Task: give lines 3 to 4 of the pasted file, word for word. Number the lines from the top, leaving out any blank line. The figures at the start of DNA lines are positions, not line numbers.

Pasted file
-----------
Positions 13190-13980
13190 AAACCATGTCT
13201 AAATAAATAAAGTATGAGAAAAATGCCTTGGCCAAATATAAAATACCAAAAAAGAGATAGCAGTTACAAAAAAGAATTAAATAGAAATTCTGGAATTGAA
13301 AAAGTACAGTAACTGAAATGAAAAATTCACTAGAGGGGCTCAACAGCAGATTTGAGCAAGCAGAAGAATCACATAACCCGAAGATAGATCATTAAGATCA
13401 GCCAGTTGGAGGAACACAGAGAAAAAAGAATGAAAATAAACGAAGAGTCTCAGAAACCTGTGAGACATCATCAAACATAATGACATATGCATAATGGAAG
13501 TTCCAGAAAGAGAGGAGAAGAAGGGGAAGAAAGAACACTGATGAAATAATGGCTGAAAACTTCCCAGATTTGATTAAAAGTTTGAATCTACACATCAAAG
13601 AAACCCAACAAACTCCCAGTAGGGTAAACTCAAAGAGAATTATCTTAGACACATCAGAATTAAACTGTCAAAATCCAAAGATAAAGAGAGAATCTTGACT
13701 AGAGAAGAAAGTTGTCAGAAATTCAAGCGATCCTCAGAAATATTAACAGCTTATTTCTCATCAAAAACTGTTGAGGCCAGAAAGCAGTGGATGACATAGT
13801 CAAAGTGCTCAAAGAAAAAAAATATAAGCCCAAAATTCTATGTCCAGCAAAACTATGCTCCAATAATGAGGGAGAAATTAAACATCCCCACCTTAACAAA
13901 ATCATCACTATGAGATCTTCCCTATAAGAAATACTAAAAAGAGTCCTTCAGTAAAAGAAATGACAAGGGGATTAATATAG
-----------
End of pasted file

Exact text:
13201 AAATAAATAAAGTATGAGAAAAATGCCTTGGCCAAATATAAAATACCAAAAAAGAGATAGCAGTTACAAAAAAGAATTAAATAGAAATTCTGGAATTGAA
13301 AAAGTACAGTAACTGAAATGAAAAATTCACTAGAGGGGCTCAACAGCAGATTTGAGCAAGCAGAAGAATCACATAACCCGAAGATAGATCATTAAGATCA